Then, a method of suppressing deterioration of transmission quality due to the FWM will be described with reference to FIG. 5. FIG. 5 briefly shows minimum components and signals in order to illustrate a process of control performed between the optical amplifiers 410-1 and 410-2 within the optical transmission apparatuses 401-1 and 401-2 which are connected with the optical fiber 403. For example, the optical transmission apparatuses 401-1 and 401-2 and the optical amplifiers 410-1 and 410-2 correspond to the relay station 401 and optical amplifier 410(1) of FIG. 4, respectively.

FIG. 5 shows only one amplifier 410 in the optical transmission apparatus 401, but when a plurality of discrete amplifiers are used to amplify for respective bands as shown in FIG. 4, a control mechanism to be described below is disposed between the amplifiers for respective bands.

A specific control process will be described below.

  • (1) As shown in FIG. 2, variation characteristics of FWM crosstalk and deterioration of reception sensitivity are calculated theoretically or by experiment in advance. A theoretical calculation method is described in, for example, Publication 4 (Kyo. Inoue, “Crosstalk and Power Penalty Due to Fiber Four-Wave Mixing in Multichannel Transmissions”, IEEE Journal of Lightwave Technology, vol. 12, August 1994).
  • (2) An allowable value of the FWM crosstalk at the receiving terminal is determined from the above characteristics. Specifically, an FWM crosstalk level 203 is determined as an allowable value considering deterioration of transmission quality due to the FWM and its variation with time. Here, it is specified as, for example, −30 dB in each of the optical receivers 415 shown in FIG. 4.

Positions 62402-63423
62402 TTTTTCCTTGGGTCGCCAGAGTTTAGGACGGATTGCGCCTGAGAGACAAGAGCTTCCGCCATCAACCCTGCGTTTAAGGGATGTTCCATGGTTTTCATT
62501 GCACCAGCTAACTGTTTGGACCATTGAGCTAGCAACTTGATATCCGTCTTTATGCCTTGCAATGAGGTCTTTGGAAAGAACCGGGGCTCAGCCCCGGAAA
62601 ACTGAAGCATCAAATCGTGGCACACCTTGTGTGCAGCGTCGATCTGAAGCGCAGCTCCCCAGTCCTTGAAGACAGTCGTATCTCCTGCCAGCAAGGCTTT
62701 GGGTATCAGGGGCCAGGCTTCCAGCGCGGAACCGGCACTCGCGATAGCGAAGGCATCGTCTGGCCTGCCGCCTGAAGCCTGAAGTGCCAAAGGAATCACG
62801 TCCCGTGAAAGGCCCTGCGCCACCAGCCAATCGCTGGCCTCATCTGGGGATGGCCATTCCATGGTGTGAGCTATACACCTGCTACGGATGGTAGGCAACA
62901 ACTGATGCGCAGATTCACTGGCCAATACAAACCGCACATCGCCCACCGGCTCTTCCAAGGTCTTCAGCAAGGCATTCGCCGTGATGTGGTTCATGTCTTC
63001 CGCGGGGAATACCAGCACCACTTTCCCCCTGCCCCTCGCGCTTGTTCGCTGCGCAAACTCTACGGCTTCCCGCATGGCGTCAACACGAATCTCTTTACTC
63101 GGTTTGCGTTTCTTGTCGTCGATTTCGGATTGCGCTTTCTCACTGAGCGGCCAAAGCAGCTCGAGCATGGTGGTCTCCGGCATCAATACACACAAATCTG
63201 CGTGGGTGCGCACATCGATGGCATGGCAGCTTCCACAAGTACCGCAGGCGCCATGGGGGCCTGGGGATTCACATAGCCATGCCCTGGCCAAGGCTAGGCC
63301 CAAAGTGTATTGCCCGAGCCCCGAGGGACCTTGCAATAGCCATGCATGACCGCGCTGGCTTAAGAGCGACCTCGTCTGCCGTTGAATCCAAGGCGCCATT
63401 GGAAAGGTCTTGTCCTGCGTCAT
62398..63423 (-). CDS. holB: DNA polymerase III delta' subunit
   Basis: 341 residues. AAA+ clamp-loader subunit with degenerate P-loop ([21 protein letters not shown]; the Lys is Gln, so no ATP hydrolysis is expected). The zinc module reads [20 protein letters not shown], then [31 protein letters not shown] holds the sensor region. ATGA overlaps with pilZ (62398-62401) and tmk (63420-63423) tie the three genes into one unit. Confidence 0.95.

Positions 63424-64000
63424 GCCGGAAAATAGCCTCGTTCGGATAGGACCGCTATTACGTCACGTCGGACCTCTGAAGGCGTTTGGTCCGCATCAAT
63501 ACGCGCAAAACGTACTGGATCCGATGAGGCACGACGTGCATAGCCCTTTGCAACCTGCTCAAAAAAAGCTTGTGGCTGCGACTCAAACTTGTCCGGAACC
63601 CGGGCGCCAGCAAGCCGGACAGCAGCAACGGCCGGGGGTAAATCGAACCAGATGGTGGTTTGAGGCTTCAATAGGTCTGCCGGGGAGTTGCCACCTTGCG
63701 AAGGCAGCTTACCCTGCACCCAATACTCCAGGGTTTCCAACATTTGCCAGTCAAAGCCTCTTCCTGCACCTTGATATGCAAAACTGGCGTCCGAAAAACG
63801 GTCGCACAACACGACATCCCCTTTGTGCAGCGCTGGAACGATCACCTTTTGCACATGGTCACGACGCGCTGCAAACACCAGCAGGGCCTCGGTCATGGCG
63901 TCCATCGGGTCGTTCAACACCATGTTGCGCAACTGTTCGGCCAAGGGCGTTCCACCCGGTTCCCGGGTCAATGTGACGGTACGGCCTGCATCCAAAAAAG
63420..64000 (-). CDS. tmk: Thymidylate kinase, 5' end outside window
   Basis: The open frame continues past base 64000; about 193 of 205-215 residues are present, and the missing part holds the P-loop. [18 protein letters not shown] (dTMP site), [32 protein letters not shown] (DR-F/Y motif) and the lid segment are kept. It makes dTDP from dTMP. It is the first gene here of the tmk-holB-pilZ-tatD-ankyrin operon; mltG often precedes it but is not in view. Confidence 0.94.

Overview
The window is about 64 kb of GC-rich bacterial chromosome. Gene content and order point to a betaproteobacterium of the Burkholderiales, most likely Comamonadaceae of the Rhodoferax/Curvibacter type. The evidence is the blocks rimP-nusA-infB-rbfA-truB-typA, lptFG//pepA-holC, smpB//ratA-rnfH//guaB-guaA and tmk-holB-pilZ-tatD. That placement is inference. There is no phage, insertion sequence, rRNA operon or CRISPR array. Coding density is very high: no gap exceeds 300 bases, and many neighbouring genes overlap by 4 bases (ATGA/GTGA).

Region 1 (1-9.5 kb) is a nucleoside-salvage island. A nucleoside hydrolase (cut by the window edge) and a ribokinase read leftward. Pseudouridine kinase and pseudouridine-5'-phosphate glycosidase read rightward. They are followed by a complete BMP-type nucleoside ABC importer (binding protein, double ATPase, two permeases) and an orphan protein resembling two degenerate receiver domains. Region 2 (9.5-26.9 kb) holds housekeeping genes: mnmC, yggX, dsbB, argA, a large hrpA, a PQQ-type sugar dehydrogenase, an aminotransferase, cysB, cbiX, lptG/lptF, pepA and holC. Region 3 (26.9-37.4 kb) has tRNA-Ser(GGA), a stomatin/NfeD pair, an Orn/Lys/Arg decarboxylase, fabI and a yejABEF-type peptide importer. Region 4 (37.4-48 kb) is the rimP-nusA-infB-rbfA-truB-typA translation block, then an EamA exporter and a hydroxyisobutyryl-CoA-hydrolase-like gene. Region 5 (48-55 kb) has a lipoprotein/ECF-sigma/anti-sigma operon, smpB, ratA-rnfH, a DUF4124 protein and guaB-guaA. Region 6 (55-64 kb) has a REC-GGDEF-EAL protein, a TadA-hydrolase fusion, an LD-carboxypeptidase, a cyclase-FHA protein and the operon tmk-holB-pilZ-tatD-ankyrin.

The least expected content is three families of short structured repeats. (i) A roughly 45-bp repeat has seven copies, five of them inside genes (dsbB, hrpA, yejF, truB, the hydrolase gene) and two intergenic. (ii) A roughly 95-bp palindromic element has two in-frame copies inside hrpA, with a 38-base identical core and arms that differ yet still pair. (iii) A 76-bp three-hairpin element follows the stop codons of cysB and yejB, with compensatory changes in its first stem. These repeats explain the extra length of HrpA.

• (3) The FWM crosstalk value (FWM (END)) at the receiving terminal specified above is divided by the number of relay spans (N), and an FWM crosstalk value (FWM (MID)) to be allotted to a single span is calculated by the following equation 1.
    FWM (MID)=FWM (END)−10*Log(N)  (Eq. 1)
  • (4) In FIG. 5, the FWM(MID) 504-1, is calculated by the supervisory and control equipment 416 and allotted to each span. The calculated FWM(MID) 504-1 is sent to a supervisory and control section 404-1 in the sender apparatus 401-1.
  • (5) In the receiver apparatus 401-2, FWM light intensity 500-2, noise light intensity 501-2 and signal light intensity 502-2 generated while wavelength-division-multiplexed signal light is being transmitted through the optical fiber transmission line 403 are observed by a monitor mechanism (not shown) and sent to an arithmetic unit 405-2.
  • (6) The transmitter in FIG. 5 calculates an FWM crosstalk 503-2 from the received observed value by the equation 2 below.
    FWM crosstalk [dB]=(signal light intensity-noise light intensity) [dBm]−(FWM light intensity-noise light intensity) [dBm]  (Eq. 2)
    Equation 2 determines a difference between the signal light excluding the noise component and the FWM light as the FWM crosstalk, but it should be noted that it is calculated in decibel [dB].
  • (7) The calculated FWM crosstalk 503-2 is sent to the monitor and control equipment 416 via a monitor and control section 404-2 and further sent as 503-1 to the monitor and control section 404-1 of the sender apparatus 401-1.